Friday, June 27, 2014

Culture news: Naming the behavior - The rationalization of sodomy

Matthew Franck has written a review of Robert R. Reilly's book Making  Gay Okay: How Rationalizing Homosexual Behavior Is Changing Everything.  He notes the Reilly focuses on the behavior of sodomy and the manner in which this behavior runs counter to the procreative character of sex.  He writes:

Reilly’s insistence on the centrality of the act of sodomy to our culture war over marriage and sexuality is bound to be off-putting even to some readers inclined to his overall view. He has multiple chapter titles beginning “Sodomy and . . . ,” and he refers throughout the book to “sodomitical relationships.” But this blunt and fearless way of arguing only illustrates the Nietzschean “transvaluation of values” our society has undergone. It is now widely considered a violation of the norms of decency in civil discourse to remind people publicly of what were only a generation ago the norms of decency in private behavior as well as public life.

Reilly is right, however, to be tough and unyielding on this point. His touchstone is nature, and his argument is that nature has equipped men and women to enter into one-flesh unions that are both unitive and procreative (here he might have usefully referred to a book powerfully supporting his view, What Is Marriage?). We human beings have a nature both sexual and rational, and our flourishing and happiness cannot be achieved except in accord with our nature.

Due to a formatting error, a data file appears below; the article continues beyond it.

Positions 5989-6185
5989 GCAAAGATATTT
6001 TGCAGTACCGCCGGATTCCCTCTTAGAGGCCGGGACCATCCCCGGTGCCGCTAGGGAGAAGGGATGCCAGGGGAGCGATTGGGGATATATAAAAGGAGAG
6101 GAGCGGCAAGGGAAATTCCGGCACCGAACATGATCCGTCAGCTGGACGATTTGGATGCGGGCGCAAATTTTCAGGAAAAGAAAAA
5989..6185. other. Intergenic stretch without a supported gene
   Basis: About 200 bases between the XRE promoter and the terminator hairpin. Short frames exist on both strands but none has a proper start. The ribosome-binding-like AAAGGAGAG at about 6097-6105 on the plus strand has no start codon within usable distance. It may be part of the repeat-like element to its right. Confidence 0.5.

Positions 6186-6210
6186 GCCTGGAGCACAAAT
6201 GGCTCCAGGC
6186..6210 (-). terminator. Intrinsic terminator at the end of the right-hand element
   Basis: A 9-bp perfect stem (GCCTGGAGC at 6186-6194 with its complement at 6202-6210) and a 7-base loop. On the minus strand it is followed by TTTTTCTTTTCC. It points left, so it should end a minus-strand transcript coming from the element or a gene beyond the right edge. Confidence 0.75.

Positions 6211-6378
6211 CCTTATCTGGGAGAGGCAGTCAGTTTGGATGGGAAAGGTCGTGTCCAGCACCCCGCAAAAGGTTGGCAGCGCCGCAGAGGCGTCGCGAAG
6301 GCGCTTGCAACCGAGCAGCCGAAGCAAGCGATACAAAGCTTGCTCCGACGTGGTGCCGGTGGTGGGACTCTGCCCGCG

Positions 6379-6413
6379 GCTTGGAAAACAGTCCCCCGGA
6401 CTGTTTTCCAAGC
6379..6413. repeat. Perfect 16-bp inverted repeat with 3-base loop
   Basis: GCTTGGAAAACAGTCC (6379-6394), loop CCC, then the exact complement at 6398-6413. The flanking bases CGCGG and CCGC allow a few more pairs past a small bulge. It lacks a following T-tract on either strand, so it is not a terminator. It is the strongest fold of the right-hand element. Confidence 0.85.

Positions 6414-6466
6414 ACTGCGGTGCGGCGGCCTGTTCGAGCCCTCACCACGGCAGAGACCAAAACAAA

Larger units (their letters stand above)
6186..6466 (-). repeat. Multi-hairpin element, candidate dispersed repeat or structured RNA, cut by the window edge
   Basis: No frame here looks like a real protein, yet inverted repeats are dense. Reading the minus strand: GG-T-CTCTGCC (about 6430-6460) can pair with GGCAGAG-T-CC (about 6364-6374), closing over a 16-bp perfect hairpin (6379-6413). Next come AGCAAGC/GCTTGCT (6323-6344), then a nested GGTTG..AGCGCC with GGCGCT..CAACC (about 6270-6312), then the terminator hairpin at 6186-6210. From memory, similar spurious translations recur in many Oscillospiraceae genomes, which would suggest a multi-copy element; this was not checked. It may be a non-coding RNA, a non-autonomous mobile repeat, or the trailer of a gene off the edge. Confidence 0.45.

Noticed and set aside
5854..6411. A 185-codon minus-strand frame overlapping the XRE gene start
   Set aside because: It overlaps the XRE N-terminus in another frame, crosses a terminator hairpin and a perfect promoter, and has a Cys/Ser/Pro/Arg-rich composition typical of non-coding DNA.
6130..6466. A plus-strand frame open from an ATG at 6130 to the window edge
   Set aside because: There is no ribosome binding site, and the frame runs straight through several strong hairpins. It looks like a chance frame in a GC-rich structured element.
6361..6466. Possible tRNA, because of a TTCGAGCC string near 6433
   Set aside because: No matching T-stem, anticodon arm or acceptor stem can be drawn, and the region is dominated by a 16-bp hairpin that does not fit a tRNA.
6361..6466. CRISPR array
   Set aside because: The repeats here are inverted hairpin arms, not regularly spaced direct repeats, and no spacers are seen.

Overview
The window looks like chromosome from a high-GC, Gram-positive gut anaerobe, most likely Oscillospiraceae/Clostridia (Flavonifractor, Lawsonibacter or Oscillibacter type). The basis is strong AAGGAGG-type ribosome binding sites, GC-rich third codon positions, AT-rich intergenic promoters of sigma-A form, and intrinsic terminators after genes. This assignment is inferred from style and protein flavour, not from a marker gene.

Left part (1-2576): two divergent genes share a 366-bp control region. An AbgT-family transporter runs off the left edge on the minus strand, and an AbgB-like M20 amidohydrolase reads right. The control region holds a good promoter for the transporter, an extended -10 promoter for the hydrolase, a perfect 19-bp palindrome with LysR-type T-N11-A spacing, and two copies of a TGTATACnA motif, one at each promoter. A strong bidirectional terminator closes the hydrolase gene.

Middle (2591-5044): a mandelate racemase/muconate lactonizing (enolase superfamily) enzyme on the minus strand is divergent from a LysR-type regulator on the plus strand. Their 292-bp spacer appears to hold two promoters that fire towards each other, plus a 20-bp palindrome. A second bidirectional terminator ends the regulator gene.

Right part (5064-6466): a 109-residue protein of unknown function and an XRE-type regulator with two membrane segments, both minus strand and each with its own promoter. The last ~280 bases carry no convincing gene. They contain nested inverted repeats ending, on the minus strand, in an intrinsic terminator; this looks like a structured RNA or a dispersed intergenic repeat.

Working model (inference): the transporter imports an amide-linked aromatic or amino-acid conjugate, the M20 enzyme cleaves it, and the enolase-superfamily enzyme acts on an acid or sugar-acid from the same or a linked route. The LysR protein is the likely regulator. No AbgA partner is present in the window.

What distinguishes some persons from others where “sexuality” is concerned is not a different nature, as though “heterosexual” and “homosexual” were distinct human types or “identities,” but different desires, propensities, and, finally, behaviors. The choice to engage in particular sexual behavior is a matter of free will about which moral judgments can be made. Reilly relentlessly stresses the question of behavior, asking whether we are willing to consider sexual behavior, like other behaviors, as properly governed by the ends of human nature and human flourishing. Thus also his insistence on naming the behavior that one side in the “sexuality” wars wants approval for, and that the other side would rather not think about or talk about.

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